On the 21st of October the day of coffee is celebrated in the Philippines in Lipa City.
- In 1740 a Spanish Franciscan monk planted the first coffee plant in Lipa, Batangas.
- Lipa is to date the capital of Philippines coffee.
- The Philippines was the only nation to have real benefit from the coffee leaf rust disease that afflicted Java, Brazil, and Africa in the 1880s.
- At that time, the 4th largest coffee exporter became the only global supplier of coffee beans.
- Philippines coffee is now the 15th coffee producer in the world.
- There are mostly small coffee farms.
- Soccsksargen, Mindanao and the Davao region are the main growing areas.
- Cultivation of 4 types of coffee: Robusta (71.7%), Liberica (2% Kapeng Barako Region), Excelsa (7%) and Arabica (20%, mainly Typica from the Cordillera region)
- harmonious round taste, full-bodied, spicy, balanced acidity
- The Robusta is often used in coffee blends or instant coffee production.
- But there is progress. A lot of farmers grow the Philippines coffee organically and there are more and more Third Wave coffee roasters who not only roast imported beans from Ethiopia or Brazil, but support the Philippines coffee industry.
- At the first coffee festival in Manila from 7th -9th March 2019 one could see this trend clearly. The focus is on sustainability and improvement but without forgetting about the very long coffee tradition of this country.
Philippines Coffee Culture
- Filipinos produce 62,000 tons of green beans but consume 100,000 tons of coffee annually and drink as much coffee as Americans.
- Although coffee shops and roasters are becoming more common, the country’s most popular coffee drink is instant coffee, which is certainly due to the cheaper price. Nestlé holds the monopoly on instant coffee with an 85% market share.
- Coffee bags are also available in the Philippines – like a tea bag, but with freshly ground coffee.
Philippines Coffee: Traditional Preparation: Kapé
The Philippines coffee is natural processed. Then the raw coffee beans are roasted in a clay pot on an open fire. In fact, it looks as if the beans burn during the roasting process, as they are very dark outwardly. If you break up the beans, however, they are roasted on the inside only medium, so that the brewed coffee then tastes both strong with fruity notes.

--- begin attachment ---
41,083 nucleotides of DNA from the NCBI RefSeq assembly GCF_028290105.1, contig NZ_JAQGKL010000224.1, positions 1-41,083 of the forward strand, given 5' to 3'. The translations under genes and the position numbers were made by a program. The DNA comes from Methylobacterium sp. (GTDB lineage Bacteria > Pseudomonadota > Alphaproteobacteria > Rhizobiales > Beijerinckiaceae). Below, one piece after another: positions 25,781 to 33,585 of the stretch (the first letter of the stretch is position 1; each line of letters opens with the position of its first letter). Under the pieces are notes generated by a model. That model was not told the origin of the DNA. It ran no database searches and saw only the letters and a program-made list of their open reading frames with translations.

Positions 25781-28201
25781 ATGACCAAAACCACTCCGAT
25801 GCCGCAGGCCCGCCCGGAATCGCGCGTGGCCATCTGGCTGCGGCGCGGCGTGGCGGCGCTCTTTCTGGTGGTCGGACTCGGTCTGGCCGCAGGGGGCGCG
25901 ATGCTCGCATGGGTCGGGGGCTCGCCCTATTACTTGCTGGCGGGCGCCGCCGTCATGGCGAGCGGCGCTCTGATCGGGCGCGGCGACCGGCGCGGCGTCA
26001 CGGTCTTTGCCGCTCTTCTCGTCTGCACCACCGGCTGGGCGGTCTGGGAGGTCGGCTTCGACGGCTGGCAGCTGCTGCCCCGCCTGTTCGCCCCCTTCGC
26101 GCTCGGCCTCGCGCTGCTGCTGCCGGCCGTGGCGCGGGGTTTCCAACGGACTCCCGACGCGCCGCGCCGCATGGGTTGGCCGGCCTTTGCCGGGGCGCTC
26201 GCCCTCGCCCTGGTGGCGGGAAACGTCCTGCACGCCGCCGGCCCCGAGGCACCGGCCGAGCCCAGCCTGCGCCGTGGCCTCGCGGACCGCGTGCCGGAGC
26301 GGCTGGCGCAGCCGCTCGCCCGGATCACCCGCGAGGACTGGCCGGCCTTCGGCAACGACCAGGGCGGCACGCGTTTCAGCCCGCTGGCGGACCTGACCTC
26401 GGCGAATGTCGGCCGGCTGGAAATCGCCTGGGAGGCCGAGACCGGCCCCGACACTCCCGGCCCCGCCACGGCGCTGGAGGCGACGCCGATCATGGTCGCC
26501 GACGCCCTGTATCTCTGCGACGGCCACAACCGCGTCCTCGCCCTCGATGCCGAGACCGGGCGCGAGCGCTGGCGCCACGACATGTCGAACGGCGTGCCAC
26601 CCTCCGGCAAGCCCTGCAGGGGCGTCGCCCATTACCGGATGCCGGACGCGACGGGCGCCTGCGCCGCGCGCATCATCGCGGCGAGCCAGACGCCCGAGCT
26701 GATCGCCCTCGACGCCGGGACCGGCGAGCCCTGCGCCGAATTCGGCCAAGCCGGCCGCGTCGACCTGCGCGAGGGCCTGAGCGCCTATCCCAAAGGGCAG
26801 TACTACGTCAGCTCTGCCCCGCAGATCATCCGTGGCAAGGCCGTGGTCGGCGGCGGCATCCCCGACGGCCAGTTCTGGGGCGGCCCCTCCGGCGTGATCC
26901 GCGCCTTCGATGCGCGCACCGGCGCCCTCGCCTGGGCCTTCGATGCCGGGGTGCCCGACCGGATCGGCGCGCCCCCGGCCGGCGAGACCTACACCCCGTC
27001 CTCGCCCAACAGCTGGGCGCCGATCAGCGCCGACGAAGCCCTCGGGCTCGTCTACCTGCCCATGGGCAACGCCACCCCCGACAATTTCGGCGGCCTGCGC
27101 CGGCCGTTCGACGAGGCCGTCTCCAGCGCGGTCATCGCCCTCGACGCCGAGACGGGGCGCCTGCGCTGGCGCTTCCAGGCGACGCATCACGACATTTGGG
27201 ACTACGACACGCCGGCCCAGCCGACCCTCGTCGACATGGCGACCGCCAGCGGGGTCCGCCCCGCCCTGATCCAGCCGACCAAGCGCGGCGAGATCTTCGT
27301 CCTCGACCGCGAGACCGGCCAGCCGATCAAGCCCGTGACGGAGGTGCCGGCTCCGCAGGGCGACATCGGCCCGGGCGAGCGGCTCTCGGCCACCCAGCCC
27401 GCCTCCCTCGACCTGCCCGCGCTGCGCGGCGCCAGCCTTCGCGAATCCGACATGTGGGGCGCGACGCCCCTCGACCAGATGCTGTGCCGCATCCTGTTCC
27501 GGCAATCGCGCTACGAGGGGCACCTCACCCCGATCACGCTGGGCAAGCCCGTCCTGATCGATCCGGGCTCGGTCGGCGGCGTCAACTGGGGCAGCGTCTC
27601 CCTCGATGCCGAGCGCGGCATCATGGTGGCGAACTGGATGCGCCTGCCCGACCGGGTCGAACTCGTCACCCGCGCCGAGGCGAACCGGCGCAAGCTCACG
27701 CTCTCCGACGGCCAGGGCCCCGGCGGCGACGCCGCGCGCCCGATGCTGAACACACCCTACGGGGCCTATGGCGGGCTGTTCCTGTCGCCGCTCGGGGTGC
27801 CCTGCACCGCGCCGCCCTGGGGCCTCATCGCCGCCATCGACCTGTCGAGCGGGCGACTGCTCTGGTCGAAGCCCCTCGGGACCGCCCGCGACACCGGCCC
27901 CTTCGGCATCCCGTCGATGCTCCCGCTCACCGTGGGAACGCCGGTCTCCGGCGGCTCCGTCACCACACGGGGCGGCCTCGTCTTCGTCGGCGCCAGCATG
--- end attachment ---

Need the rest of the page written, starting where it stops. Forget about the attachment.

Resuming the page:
After roasting, the beans are ground in old metal mills by hand. However, the coffee receives its locally unique taste only whith brewing. It is boiled in a kettle on an open fire. Depending on which local wood is used for the fireplace, the coffee gets infused for example, by pine wood. So the same coffee tastes slightly different depending on the wood that ws used for the fireplace. After boiling the coffee, it is poured into cups and sweetened with local brown cane sugar. Just lovely!
Barako/ Kapé/ Batangas Kaffee
- Literally translated from Tagalog (the language of the Philippines), “barako” means “wild boar”.
- It is the Liberica coffee – a disappearing type of coffee that is only now on the brink of extinction.
- Bring 500ml water to the boil in a saucepan, add 3 tbsp of ground Philippines coffee. Boil for 5 min and add 3 tbsp of sugar. Let the coffee grounds settle to the bottom and strain through a sieve.
- As in Indonesia, there is the quite controversial civet coffee here.
- Coffee beans excreted by the Luwaks are collected in the forest or produced on farms in the islands of the Philippines.
- In the Cordillera region it is called Kape Motit, in Tagalog areas Kapé Alamíd, Kapé Melô or Kapé Musang in Mindanao and Kahawa Kubing is the name of the cat coffee in the Sulu Archipelago.
- It has a dark chocolate flavor.
For this dessert you mix your favorite coffee with condensed milk, whipped cream, sugar and gelatin. Boil everything and let it set in the fridge.
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